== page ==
The finishing phase is the hardest, she laments. Some will be here for weeks. “I’ll come down and just sit here and look with a cup of tea,” says the 30-year-old, “until I know what to do next.”

Trish Clark is Gruenwald’s gallery representative, and acts as another set of eyes. “She’ll come in and say, ‘that one is finished’,‘that one needs more’. I value her opinion, but sometimes I’ll disagree,” she laughs. “Trish is great, she knows I’m a sensitive soul.”

Gruenwald is softly spoken and thoughtful. Happy with her place in the world, even though the work can be hard graft at times. “It’s certainly not glamourous,” she gestures pointing at the chaotic space. “It’s physical and messy.”

Clark is amazed that Gruenwald can produce anything in her dark garage. “Against all the odds, she manages to come up with great results. She works slowly though, often I might be given a painting that’s still wet, but I’ll take what I can get!” That’s because all her paintings have sold out.

Gruenwald, a 2012 Elam School of Art graduate, was awarded the Gordon Harris Painting Prize and the Kate Edgar Charitable Trust Grant in her final year of study, which set her on a trajectory for promise and laid the ground for a committed post-graduate period of painting. Her first successful solo show in 2013 at Sanderson Gallery titled Accumulations, displayed a tighter painting style in a more sombre colour palette, while her new paintings, some of which can be viewed at this week’s art fair, are loose and bright.

The pressure is always present for a young emerging artist and as a painter, even more so. Though many young artists have devolved into technology to assist in their art making, Gruenwald has rejected it. “I’m not even on Instagram”.

“Painting is difficult, you have to claim something as your own. You need to understand your natural inclination and feel confident with that.”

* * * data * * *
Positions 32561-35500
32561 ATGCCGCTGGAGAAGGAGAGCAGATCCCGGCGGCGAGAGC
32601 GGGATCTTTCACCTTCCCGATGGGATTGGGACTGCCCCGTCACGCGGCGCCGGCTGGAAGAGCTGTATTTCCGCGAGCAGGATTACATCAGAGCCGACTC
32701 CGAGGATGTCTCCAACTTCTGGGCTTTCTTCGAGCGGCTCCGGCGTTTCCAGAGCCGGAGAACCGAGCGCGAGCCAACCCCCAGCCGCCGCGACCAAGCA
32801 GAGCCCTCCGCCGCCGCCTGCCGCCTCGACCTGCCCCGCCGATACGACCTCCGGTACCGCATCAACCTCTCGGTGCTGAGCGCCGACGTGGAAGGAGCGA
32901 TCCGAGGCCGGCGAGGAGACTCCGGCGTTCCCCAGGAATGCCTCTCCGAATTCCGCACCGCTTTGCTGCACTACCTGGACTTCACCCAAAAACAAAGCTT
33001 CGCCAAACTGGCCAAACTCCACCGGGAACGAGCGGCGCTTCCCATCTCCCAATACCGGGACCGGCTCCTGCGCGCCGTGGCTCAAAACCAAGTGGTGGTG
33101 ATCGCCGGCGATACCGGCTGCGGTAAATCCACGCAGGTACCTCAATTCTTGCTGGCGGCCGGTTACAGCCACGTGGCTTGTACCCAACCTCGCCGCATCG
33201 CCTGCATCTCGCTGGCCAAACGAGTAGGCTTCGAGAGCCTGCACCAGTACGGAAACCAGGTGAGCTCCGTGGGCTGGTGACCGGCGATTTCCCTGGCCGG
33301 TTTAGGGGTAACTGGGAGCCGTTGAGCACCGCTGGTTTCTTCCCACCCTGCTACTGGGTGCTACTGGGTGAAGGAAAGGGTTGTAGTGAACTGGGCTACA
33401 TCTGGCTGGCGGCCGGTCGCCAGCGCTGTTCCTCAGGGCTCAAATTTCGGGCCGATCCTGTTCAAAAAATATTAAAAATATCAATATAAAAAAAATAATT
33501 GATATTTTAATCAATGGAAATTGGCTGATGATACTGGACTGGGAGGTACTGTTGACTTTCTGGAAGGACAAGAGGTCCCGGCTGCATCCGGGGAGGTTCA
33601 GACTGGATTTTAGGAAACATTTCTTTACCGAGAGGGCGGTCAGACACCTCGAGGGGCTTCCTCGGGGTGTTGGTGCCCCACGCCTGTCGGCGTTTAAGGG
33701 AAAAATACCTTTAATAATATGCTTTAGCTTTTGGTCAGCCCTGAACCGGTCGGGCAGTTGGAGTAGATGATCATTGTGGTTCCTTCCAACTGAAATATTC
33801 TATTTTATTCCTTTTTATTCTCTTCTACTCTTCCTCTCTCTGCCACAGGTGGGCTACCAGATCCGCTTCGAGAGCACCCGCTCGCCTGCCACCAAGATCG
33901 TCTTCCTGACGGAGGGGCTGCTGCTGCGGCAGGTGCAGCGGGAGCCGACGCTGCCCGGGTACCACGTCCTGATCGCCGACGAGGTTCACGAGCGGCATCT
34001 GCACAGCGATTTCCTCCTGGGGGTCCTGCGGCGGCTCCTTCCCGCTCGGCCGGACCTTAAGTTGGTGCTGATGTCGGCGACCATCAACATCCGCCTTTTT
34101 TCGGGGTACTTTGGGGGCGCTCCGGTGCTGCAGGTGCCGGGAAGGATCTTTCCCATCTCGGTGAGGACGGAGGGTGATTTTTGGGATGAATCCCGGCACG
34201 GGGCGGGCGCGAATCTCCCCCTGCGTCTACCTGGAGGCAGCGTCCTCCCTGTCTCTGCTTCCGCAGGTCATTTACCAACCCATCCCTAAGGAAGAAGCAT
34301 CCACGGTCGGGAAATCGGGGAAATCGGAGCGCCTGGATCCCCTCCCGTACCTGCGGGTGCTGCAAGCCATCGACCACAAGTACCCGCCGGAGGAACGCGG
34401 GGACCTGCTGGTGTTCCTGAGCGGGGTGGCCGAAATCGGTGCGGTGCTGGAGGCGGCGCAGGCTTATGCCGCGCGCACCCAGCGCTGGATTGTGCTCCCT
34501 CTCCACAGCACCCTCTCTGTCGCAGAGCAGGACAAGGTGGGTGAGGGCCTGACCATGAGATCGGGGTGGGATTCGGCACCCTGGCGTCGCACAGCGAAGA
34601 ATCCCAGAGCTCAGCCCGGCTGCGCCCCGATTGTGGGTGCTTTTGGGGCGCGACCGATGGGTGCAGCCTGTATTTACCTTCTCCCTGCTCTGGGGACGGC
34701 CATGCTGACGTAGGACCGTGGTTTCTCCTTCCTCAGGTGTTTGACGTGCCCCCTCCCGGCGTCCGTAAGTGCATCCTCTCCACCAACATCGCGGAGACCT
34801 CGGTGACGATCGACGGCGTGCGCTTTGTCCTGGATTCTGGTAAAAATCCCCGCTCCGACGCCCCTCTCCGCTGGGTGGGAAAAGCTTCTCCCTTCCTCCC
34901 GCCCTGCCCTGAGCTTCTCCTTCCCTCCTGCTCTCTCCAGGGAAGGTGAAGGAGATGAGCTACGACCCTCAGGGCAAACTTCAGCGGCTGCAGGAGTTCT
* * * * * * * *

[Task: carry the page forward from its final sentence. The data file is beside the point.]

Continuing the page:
Gruenwald has struggled with the idea that not all painting has to be conceptual or intellectual, some paintings are just what they are. Also challenging are the realities of living as an early career artist. Finances are tight, “but you go into it knowing that”.

She supplements her income with floristry three days a week, which is followed by four days of uninterrupted art-making. “I never knew before Elam I could have a working life as an artist, even though that’s what I’ve wanted to be since I remember.”

Painting has been in her life since she was 12, when she would often draw portraits of her family. She was encouraged by her mother, who was an early childhood art teacher. Her father, a salesman, ran a supplementary flower growing business on the side. Flowers remain in her life now, “they’re a subconscious inspiration of texture and colour”.

Other inspirations include the lush colour palettes of early 19th century New Zealand landscape painter Rhona Haszard, and Russian colourist Jules Olitski, a leader of the Colour Field School in the 60s and 70s. His emphasis was on materials, surface, and colour’s emotional strength; his paintings, like Gruenwald’s, reject any suggestion of imagery or narrative, taking abstraction to its outer limits. “Colour must be felt throughout,” said Olitski, and in Gruenwald’s paintings, it is overflowing.